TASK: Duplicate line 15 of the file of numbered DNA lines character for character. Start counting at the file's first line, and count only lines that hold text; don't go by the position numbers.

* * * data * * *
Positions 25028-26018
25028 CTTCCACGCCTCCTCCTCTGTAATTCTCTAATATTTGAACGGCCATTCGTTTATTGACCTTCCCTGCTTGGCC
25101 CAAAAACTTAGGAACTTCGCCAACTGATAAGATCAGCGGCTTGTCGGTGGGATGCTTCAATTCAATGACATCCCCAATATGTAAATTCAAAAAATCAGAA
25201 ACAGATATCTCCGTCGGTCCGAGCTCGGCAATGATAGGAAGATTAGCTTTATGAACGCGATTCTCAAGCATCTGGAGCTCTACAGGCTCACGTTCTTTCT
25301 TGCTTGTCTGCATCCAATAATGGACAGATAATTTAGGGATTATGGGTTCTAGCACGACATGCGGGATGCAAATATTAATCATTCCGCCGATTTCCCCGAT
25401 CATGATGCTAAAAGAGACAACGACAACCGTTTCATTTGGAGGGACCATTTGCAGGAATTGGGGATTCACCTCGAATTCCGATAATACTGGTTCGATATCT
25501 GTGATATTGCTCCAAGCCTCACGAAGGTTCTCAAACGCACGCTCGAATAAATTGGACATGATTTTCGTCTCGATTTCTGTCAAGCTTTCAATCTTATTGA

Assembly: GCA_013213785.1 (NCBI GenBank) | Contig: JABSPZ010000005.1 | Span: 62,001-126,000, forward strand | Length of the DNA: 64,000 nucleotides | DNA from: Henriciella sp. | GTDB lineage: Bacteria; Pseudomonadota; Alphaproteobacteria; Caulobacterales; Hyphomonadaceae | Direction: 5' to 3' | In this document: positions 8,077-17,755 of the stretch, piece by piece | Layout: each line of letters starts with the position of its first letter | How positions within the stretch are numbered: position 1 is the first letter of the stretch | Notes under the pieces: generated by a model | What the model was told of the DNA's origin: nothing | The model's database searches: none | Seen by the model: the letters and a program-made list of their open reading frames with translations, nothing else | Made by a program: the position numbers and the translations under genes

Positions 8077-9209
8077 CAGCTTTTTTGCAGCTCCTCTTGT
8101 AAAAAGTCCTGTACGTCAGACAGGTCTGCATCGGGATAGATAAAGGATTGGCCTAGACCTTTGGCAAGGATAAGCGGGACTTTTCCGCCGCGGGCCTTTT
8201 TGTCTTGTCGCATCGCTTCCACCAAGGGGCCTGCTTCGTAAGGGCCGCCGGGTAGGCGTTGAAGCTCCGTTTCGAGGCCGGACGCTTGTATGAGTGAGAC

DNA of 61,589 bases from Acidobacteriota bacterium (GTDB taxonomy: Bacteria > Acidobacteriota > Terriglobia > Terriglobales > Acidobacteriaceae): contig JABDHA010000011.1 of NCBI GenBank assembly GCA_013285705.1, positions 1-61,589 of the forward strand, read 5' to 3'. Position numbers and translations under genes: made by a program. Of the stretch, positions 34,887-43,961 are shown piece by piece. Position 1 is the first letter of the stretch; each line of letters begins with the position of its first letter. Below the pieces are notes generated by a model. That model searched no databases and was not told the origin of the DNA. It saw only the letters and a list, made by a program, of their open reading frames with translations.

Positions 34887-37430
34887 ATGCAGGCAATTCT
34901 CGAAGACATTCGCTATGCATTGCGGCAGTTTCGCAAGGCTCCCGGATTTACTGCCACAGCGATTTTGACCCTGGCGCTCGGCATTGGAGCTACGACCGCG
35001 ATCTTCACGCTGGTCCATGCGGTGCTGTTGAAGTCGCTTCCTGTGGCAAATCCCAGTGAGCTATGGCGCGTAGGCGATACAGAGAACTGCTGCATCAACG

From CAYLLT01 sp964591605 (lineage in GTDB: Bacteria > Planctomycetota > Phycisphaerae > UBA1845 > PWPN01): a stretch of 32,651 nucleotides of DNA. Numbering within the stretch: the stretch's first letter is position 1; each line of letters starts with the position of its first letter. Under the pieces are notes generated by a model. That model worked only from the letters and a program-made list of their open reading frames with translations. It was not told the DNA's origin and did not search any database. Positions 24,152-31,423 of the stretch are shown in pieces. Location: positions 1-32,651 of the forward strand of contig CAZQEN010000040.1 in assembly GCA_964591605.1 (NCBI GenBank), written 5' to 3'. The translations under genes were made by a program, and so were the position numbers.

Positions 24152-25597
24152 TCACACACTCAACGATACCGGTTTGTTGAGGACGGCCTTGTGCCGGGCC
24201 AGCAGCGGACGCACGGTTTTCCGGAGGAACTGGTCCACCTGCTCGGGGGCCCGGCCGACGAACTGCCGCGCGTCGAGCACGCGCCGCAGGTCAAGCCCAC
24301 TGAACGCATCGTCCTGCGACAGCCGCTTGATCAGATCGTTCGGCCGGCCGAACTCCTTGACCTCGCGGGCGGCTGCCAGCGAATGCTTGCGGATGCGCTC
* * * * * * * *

34887 ATGCAGGCAATTCT